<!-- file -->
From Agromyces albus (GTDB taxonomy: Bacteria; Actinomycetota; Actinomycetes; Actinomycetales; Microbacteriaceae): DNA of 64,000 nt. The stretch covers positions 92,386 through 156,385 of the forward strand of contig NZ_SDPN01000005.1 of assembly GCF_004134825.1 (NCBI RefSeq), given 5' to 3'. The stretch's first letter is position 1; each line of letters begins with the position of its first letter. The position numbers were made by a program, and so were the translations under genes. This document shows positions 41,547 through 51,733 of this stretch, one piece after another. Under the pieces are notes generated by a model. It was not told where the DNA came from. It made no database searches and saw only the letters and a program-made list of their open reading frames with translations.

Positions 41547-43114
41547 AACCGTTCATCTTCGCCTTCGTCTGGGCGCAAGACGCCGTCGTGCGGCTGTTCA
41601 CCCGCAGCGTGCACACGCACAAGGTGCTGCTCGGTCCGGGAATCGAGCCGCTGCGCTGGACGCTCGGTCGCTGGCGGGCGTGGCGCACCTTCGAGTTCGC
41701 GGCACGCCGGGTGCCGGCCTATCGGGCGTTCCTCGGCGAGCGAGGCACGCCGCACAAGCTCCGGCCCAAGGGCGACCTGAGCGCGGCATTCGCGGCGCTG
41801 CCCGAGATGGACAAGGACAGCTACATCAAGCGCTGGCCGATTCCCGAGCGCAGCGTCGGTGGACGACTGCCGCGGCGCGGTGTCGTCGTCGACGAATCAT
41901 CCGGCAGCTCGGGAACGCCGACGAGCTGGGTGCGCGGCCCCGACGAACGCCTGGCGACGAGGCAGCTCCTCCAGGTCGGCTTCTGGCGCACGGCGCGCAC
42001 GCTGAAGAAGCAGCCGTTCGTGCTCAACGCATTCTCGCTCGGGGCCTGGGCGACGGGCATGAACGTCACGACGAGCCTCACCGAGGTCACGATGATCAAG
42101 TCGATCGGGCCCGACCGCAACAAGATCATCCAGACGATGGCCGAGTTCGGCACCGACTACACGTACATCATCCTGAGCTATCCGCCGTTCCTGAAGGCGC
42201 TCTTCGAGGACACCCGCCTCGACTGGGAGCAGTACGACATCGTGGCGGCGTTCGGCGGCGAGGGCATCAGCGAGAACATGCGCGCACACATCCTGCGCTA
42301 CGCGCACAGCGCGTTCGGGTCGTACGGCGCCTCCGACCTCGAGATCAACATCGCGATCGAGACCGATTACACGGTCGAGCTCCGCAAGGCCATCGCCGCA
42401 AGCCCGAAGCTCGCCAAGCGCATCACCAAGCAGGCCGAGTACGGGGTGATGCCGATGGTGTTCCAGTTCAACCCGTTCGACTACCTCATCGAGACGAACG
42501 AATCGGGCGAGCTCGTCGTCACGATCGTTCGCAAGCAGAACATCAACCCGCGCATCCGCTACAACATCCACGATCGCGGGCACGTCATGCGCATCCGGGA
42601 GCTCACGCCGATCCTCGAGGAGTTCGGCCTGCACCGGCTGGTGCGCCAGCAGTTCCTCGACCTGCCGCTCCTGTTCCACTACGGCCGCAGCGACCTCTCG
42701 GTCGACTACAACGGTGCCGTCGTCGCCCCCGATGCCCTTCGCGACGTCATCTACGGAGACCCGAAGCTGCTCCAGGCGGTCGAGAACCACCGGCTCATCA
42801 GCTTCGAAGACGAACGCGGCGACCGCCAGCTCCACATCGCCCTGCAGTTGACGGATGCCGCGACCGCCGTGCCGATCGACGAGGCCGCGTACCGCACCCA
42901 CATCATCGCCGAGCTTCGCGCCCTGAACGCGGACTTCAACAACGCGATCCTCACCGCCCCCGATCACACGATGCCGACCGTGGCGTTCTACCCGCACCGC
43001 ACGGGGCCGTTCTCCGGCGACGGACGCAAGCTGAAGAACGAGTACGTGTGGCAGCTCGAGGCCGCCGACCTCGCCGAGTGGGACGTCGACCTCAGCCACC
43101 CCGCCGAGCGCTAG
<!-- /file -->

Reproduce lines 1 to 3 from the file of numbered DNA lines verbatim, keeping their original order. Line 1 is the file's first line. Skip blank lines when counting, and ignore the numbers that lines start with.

From Agromyces albus (GTDB taxonomy: Bacteria; Actinomycetota; Actinomycetes; Actinomycetales; Microbacteriaceae): DNA of 64,000 nt. The stretch covers positions 92,386 through 156,385 of the forward strand of contig NZ_SDPN01000005.1 of assembly GCF_004134825.1 (NCBI RefSeq), given 5' to 3'. The stretch's first letter is position 1; each line of letters begins with the position of its first letter. The position numbers were made by a program, and so were the translations under genes. This document shows positions 41,547 through 51,733 of this stretch, one piece after another. Under the pieces are notes generated by a model. It was not told where the DNA came from. It made no database searches and saw only the letters and a program-made list of their open reading frames with translations.

Positions 41547-43114
41547 AACCGTTCATCTTCGCCTTCGTCTGGGCGCAAGACGCCGTCGTGCGGCTGTTCA